I was sitting in Second Tier (top section) for both performances in the far left section (of five sections). On Saturday, I was farther to the auditorium wall in the 10th row; yesterday I was in the second row, one seat end closest to the center. Not unexpectedly, Stephanie Blythe has, by far, the biggest voice of all of the women. She sounded superb, and she's inhabits the god's jealous wife and leader role, leavened by humor. (She doesn't get to use her great gift for comedy and comedic nuance as Fricka.) It's not that Brenda Rae's voice is small, but Blythe could have blown her out of the water in their duet, and, instead their voices had a golden blend. Deborah Nansteel, who sang the roles on Sunday, has a beautiful voice and brilliant interpretation, but her voice is too small for McCaw Hall, which has great acoustics. When the orchestra was low, like during Ino's lament, you could hear a pin drop in the hall, she was so good, but when the orchestra picked up and was bright, she was hard to hear if not covered, the harmonies in the duet with Semele didn't register throughout her register, and (vocally) she wasn't a convincing queen of the gods: her Semele, Mary Feminear, sounded like she had the upper hand, and Iris, Amanda Forsythe, whose voice isn't huge, soared in their scenes together. (Coloraturas can carry over a lot.) It has to be inevitable that not only will Semele fail, but that Juno's personal strength will cause her to prevail and not by default because she's older and has better insurance. I wish I could have heard Nansteel in this opera in a smaller venue.

I liked both Semele's very much. Mary Feminear's voice is brighter, and she had a bit more spark dramatically, but I don't remember being aware that Brenda Rae breathed at all during those long, long passages. I'm surprised Alek Shrader took on the role of Jupiter: it seemed to lie so low in the voice for much of the role, I didn't recognize his voice from other things I've heard him in, and he's singing in "Daughter of the Regiment" this summer in Santa Fe. Theo Lebow, like Nansteel a former SO Young Artist, sounded more comfortable in the range and also in the style -- the runs for him sounded natural -- and he also has a lovely top; his voice sounds heftier in general, at least in this role. SO keeps sending us winners in the cute tenor sweepstakes, and since the highlight of the opera for me is the sublime "Where e'er you walk," I was thrilled to hear two such beautiful interpretations.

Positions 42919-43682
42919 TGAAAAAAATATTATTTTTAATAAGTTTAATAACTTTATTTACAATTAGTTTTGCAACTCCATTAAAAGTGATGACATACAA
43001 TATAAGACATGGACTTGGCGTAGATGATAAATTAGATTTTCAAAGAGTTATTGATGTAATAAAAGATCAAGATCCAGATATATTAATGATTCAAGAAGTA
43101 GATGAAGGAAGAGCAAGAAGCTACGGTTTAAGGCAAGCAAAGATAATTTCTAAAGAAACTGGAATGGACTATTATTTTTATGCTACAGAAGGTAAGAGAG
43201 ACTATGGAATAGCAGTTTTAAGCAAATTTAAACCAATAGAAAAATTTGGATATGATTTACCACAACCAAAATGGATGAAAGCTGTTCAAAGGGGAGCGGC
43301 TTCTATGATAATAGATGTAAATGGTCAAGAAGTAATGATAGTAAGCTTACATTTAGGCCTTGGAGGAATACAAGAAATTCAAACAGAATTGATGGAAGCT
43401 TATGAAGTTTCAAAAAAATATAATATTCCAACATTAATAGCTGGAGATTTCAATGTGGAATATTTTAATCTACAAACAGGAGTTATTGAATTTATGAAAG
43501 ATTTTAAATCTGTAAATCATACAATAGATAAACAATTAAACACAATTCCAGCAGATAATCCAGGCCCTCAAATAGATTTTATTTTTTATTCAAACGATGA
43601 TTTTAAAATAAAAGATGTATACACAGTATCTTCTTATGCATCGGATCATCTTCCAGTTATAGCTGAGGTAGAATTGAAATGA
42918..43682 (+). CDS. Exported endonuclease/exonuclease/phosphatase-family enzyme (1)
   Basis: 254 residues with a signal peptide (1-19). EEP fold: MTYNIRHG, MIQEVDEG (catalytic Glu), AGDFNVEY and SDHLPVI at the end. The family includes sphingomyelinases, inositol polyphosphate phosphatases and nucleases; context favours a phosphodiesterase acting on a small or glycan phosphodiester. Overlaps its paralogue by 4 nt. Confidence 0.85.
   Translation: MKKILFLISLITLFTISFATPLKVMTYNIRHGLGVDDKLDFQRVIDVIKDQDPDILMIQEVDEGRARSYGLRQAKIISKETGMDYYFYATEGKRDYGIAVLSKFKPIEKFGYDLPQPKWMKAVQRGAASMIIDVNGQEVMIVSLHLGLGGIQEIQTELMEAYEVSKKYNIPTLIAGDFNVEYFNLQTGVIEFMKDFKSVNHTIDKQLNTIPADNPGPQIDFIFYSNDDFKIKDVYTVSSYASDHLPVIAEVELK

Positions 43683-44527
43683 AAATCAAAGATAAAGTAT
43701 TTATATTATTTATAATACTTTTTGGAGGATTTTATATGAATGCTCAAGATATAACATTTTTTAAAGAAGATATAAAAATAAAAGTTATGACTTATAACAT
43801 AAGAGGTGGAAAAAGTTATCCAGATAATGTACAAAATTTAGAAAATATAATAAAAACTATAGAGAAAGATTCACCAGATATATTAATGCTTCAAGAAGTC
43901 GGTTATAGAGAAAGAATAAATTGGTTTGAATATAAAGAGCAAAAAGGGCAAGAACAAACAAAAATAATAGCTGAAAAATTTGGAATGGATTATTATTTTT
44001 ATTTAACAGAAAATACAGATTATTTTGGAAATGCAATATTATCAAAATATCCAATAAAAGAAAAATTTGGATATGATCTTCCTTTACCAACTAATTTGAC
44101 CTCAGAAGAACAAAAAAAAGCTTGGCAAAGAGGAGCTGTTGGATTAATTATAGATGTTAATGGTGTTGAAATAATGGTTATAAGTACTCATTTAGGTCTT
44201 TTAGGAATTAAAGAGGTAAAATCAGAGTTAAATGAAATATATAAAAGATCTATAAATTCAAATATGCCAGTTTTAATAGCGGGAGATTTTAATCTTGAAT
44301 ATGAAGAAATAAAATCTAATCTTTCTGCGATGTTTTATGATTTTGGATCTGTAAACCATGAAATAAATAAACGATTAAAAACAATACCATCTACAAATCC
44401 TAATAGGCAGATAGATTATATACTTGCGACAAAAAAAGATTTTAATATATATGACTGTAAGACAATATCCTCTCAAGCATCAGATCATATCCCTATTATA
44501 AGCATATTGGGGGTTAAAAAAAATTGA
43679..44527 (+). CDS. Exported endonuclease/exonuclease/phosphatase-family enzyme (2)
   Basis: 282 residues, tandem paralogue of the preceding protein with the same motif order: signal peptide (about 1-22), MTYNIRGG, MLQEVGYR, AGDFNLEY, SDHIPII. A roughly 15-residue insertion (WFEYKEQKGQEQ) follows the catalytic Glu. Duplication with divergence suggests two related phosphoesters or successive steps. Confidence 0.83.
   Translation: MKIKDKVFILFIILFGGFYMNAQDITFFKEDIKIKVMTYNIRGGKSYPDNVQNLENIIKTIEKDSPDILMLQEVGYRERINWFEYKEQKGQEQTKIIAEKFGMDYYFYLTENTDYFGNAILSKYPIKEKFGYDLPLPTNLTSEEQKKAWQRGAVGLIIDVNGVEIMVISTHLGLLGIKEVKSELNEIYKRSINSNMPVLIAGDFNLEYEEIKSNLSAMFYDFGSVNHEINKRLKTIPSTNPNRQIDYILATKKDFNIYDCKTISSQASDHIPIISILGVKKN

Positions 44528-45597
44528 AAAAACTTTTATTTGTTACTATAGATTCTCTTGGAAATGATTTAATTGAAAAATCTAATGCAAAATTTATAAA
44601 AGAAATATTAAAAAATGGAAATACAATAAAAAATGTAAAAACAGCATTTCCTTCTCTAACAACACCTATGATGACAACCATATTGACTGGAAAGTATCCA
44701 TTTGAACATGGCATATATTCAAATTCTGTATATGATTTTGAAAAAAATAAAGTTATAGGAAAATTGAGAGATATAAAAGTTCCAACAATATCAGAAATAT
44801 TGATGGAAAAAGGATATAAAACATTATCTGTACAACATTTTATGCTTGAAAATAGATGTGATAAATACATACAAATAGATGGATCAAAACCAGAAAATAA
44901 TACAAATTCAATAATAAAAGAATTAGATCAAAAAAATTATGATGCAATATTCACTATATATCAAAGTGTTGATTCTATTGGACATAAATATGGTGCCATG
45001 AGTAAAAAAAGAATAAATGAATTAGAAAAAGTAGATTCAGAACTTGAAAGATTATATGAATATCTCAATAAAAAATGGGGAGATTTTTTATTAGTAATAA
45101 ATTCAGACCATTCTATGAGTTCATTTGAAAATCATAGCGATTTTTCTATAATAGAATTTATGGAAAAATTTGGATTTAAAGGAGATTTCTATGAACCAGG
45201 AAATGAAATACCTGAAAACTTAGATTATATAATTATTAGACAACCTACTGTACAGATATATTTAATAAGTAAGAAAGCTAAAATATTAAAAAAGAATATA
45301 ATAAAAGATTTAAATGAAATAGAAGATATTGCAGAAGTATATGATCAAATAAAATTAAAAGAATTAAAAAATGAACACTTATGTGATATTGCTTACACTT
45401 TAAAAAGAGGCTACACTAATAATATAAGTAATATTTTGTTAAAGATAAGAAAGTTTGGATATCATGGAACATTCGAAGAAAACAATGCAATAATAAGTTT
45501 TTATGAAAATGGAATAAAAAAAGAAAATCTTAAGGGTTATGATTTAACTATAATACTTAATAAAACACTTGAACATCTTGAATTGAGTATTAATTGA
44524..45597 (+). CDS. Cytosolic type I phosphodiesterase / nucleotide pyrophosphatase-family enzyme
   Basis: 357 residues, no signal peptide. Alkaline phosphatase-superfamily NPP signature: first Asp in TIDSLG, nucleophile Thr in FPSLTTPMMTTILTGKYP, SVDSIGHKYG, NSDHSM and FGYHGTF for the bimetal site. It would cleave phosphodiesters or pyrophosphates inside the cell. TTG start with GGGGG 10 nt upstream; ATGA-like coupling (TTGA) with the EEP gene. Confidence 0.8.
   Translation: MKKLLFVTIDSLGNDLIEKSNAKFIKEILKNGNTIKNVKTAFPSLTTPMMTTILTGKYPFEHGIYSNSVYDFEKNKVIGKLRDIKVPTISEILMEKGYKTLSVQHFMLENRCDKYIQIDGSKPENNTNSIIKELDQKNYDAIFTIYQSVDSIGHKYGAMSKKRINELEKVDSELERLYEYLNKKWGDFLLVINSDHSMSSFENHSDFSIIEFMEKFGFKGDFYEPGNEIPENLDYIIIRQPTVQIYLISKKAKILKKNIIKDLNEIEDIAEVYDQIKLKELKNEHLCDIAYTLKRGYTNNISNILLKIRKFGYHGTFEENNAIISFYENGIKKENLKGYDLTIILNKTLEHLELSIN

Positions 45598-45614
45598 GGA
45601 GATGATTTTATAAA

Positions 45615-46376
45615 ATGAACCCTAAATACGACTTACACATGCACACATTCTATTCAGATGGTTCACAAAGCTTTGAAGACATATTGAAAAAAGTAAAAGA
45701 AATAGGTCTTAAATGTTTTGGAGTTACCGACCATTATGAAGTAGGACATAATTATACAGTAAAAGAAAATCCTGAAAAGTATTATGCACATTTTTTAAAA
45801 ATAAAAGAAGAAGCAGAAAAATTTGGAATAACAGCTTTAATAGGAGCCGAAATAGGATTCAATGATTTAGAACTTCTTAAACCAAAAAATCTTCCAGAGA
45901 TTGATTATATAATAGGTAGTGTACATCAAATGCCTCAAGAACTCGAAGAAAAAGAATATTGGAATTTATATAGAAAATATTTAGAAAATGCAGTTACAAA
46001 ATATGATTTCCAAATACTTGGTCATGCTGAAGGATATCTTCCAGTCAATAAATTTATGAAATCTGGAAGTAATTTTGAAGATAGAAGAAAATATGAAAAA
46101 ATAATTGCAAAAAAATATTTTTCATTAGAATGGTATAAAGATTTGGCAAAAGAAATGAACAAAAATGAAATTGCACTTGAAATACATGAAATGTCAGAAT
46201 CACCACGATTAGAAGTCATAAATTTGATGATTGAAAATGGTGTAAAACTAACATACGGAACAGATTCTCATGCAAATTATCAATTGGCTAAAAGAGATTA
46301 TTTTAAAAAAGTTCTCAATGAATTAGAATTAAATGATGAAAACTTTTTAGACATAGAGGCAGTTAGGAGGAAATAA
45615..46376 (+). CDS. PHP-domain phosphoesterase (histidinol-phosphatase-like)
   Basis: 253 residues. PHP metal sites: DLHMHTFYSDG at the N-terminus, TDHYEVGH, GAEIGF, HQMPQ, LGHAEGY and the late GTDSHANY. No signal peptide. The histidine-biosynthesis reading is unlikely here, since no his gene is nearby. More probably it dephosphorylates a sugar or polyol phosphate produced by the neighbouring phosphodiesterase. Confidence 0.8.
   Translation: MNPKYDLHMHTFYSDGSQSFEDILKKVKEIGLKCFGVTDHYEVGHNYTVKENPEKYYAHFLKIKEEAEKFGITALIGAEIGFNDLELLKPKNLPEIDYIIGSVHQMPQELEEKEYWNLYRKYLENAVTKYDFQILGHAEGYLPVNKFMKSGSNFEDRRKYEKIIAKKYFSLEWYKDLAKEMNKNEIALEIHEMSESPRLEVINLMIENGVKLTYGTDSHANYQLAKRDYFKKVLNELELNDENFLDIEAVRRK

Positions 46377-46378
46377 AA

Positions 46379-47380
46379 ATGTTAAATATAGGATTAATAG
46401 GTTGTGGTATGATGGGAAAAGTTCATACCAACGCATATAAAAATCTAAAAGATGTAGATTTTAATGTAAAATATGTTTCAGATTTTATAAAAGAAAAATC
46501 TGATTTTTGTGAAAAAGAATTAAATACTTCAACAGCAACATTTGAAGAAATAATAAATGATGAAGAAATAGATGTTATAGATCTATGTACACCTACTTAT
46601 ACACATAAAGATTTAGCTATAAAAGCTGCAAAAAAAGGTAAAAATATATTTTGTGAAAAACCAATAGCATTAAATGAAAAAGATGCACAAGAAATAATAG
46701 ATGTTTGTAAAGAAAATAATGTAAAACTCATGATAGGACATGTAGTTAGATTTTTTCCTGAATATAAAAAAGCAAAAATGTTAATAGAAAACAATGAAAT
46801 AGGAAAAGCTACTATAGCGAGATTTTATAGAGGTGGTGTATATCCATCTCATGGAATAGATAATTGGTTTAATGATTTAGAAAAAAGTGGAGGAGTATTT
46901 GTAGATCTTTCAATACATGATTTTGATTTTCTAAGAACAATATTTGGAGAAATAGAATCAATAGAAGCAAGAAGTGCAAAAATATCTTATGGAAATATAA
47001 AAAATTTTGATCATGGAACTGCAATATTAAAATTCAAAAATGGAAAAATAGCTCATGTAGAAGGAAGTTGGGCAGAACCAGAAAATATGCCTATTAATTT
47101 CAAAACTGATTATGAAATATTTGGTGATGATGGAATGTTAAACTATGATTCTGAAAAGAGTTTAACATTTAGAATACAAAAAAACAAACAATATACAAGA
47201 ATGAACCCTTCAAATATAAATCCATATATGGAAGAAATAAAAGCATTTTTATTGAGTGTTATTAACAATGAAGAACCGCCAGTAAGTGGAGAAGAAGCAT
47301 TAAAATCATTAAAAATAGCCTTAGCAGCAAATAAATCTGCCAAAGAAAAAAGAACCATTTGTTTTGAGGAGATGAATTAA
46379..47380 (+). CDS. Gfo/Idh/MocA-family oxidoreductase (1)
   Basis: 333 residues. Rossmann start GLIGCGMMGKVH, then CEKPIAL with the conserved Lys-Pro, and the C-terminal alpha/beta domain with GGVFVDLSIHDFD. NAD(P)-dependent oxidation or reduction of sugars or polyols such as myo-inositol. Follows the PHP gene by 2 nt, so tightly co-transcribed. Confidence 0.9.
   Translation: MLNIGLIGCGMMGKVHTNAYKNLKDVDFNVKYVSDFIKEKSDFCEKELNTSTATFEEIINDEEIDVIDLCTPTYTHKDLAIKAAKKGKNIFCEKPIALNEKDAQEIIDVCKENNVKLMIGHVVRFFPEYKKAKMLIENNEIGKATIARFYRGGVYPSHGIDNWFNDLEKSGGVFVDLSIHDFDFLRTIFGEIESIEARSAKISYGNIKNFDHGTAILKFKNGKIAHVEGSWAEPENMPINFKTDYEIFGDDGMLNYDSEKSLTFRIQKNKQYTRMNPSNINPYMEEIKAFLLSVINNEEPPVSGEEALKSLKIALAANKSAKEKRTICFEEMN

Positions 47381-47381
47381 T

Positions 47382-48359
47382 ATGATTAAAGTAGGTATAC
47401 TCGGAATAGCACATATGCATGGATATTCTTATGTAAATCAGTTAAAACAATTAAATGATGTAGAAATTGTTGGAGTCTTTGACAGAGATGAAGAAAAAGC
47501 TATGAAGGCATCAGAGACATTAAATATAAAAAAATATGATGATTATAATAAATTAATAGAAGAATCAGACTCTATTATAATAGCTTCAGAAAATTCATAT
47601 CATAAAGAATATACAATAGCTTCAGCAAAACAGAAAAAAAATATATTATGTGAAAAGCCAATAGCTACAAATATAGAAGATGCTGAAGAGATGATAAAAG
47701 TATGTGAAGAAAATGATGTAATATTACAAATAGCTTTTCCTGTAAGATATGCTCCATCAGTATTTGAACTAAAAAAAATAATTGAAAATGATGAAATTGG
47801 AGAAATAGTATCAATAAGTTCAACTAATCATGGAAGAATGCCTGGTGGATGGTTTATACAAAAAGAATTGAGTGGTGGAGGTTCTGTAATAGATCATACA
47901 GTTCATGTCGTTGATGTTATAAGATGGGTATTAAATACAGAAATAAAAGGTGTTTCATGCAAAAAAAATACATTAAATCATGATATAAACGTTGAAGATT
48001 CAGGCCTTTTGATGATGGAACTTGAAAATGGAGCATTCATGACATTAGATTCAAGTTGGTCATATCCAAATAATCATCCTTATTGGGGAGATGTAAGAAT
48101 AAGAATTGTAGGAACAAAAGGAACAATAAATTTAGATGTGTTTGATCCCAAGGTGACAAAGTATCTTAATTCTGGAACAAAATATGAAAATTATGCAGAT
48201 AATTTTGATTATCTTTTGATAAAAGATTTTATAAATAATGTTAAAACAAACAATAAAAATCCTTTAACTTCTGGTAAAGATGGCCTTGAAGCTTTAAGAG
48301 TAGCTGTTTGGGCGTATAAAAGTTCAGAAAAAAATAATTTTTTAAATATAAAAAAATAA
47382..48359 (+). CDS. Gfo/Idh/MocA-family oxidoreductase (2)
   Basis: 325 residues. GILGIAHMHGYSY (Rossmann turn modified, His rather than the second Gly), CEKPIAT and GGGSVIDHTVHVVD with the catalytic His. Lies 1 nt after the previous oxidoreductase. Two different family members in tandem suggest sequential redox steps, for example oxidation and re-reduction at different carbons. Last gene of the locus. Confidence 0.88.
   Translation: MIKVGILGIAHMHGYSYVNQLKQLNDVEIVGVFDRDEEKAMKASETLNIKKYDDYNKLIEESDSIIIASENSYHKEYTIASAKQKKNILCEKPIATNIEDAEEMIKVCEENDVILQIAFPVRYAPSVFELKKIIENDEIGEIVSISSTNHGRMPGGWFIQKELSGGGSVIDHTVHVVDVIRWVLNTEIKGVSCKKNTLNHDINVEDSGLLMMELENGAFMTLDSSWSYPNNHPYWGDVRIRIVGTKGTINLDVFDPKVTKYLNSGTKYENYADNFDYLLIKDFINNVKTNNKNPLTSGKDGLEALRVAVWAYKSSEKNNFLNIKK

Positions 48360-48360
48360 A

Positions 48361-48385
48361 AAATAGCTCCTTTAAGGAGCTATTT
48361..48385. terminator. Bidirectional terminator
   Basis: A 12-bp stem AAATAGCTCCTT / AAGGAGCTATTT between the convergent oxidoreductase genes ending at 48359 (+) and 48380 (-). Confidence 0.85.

SO will broadcast the Rae/Blythe/Shrader cast this Saturday night, 28 February, at 7:30pm PST (10:30pm EST) on KING-FM, over the airwaves and through online streaming:


The "Listen" button gives a choice of computer or mobile player, which will launch a separate window (at least on a desktop).

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I'm not sure how I missed this trailer, but it gives a sense of how the dancers were used and the costumes:

There's also a "Road to Paradise: Costumes" video that among other things, shows how Pasithea's shell (worn by Tori Peil) was constructed. Here's the videos list, with several backstage videos:


Subscribers get 50% off the remaining three performances. It seems to be built into the account, unlike PNB's system, which doesn't apply subscriber discounts without a promo code.

For those who missed the live radio broadcast last night, there are clips of arias by both casts on Soundbridge: